A senior Iranian United Nations diplomat has called out Israel over its suspected weapons of mass destruction and outsized conventional military spending.

Iran PressAmerica: “Last year, Israel with 5.2 percent of its GDP spent $24.3 billion [on defense] and is among the top five military spenders in the Middle East,” Heidar Ali Balouji, Iran's envoy to the UN's disarmament committee, said Monday.

“In addition to its WMDs, the large arsenal of sophisticated offensive conventional weapons of the Israeli regime continues to threaten the peace and security of the region and beyond. This regime is the largest cumulative recipient of US foreign assistance since World War II,” the Iranian diplomat added.

Saudi Arabia topped the Stockholm International Peace Research Institute’s list of top military spenders in the Middle East in 2021, with the country spending $55.6 billion, or 6.6 percent of GDP, on defense.

Israel allocated a special $1.5 billion fund inside its military budget last year to make preparations for a possible attack against Iran’s peaceful nuclear energy and research facilities. 

Israeli officials have repeatedly warned about Iran being “months” or “weeks” away from getting the bomb for more than a decade, with the former Israeli Prime Minister famously holding up a drawing of a cartoon bomb at the UN demonstrating that Iran was at the “final stage” of the process back in September 2012.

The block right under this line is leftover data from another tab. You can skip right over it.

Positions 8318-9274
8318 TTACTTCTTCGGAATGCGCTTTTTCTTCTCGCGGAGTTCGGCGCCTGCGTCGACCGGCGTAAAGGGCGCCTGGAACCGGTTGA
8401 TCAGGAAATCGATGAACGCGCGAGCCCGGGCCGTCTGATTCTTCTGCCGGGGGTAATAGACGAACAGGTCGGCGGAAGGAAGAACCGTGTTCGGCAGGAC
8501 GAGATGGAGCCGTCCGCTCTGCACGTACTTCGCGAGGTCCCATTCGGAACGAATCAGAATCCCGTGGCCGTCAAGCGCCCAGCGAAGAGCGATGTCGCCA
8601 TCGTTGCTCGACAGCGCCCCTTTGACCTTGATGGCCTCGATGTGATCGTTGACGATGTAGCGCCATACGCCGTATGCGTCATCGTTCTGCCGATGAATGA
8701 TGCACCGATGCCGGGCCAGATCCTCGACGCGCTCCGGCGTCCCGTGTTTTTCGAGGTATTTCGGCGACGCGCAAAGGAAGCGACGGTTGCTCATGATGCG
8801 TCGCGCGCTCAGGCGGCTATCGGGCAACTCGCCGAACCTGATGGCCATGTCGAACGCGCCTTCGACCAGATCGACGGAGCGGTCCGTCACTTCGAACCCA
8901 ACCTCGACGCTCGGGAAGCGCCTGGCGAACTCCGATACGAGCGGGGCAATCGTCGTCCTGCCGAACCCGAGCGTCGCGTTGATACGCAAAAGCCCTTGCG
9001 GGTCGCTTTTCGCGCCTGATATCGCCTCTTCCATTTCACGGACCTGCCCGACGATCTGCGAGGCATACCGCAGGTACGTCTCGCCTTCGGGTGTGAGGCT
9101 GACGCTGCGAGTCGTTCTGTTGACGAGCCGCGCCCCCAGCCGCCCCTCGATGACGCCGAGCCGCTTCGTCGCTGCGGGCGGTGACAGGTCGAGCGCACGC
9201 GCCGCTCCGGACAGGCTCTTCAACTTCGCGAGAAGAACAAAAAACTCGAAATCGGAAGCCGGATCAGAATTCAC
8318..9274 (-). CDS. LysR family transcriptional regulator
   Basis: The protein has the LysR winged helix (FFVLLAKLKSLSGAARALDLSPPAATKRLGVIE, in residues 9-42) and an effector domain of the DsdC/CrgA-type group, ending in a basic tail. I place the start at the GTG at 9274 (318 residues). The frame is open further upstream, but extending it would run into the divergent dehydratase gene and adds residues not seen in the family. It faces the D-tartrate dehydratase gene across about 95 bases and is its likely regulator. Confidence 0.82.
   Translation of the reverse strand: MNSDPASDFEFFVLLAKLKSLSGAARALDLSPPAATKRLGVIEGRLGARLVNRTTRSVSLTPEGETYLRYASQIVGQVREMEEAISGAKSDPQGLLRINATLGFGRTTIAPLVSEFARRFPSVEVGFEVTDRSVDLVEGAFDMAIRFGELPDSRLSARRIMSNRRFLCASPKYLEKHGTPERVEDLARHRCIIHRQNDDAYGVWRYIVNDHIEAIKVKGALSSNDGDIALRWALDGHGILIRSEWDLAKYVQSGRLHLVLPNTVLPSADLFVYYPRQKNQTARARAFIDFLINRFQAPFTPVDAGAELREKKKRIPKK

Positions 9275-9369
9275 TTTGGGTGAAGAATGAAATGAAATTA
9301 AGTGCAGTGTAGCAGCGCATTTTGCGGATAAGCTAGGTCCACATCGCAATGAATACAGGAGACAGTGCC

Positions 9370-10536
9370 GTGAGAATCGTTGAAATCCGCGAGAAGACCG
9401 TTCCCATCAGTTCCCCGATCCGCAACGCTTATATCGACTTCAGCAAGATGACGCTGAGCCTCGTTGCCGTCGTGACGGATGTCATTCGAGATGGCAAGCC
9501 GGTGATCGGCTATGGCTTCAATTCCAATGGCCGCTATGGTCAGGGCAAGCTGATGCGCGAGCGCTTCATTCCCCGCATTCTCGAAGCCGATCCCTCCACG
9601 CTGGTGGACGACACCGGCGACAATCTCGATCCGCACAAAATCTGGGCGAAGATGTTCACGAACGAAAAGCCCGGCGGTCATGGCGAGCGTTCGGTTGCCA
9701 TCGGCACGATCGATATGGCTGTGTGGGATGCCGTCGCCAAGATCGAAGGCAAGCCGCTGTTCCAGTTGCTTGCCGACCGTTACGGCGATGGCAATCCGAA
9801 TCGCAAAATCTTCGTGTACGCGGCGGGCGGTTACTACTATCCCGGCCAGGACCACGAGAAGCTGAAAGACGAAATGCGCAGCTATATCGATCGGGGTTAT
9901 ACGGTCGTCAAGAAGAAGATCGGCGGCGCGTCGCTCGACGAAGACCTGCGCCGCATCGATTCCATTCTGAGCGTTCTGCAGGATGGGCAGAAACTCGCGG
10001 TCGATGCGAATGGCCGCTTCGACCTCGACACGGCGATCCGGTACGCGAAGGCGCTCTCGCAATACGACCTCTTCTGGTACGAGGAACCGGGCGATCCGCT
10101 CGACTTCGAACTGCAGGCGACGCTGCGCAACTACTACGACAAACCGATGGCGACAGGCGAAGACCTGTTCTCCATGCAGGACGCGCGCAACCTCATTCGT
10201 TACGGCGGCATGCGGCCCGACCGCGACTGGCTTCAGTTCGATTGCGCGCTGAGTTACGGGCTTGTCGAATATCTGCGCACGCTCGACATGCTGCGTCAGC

Iran has consistently denied Israel’s allegations about its purported pursuit of nuclear weapons and pointed to Tel Aviv’s own suspected stock of as many as 400 nuclear warheads, deliverable by submarine, aircraft, and ground-based intercontinental ballistic missiles capable of reaching almost any point on the planet. Israel neither confirms nor denies its nuclear status in a policy known as ‘deliberate ambiguity.

Iranian authorities have expressed frustration over the international community’s obsession with its nuclear program while ignoring Israel’s actual (suspected) weapons.

Israel is not a signatory to the 1968 Treaty on the Non-Proliferation of Nuclear Weapons but is a member of the International Atomic Energy Agency. However, unlike Iran, it is not subjected to an IAEA inspection regime.


Related News:

Iranian envoy rebukes UN ‘politicization, abuse’ of WMD non-proliferation regimes

IRGC chief: WMD has no place in Islamic logic